American policy in Afghanistan falls under the same outcome. US aid to Afghanistan has been used not to pursue long-term development projects, but rather to implement short-term stabilization programs in accordance with the State Department’s objectives, including training the Afghan police, financing the Afghan government, and investing in local agriculture industries .While at face value, the aid being sent to Afghanistan, nearly $320 million a month during the first years of the Obama administration, may have seemed constructive, there is little indication to suggest a profound, positive impact on Afghanistan that derives from it. A recent report by the U.S. Senate Foreign Relations Committee, found that these stabilization projects may have short-term results, such as developing relationships with the community and providing useful intelligence, but too much aid can destabilize the local economies .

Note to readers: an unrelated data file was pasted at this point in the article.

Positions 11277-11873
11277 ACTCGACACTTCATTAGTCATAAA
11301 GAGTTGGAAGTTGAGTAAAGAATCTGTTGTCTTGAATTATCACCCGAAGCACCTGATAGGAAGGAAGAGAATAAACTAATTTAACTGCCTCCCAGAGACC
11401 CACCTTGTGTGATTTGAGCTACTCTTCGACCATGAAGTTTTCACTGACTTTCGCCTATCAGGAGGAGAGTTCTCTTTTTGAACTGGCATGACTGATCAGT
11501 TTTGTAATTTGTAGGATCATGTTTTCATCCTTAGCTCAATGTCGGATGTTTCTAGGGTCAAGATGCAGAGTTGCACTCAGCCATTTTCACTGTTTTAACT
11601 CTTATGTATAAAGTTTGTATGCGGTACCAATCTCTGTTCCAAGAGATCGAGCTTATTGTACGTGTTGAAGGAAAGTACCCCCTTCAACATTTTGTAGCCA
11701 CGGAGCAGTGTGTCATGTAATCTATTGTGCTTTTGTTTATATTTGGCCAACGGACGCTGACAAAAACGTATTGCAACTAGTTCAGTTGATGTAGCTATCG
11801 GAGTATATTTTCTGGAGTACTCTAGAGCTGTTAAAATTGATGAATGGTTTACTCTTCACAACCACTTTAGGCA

The country’s paralyzing insecurity, abject poverty, weak infrastructure, and widespread corruption have mitigated the effects of USAID, but the organization’s own actions have also contributed to the situation. The agency has a tendency to assign development tasks to domestic, U.S.-based organizations with which it had previous relationships; this preference results in the market structure for development aid contracting to become largely uncompetitive and disadvantageous to foreign organizations . When foreign agencies attempt to meddle in domestic affairs, it can fuel corruption, damage market equilibrium, and sabotage the host government’s ability to control its resources .
To top it all off, the aid is not just misspent–it’s overspent as well. As estimated by the World Bank, 97 percent of Afghanistan’s GDP is derived from spending related to economic or military aid. Once this funding source which resulted in Afghanistan’s critical dependence evaporates, the country could suffer a severe economic depression leaving it in a worse situation than it was before the aid programs were established.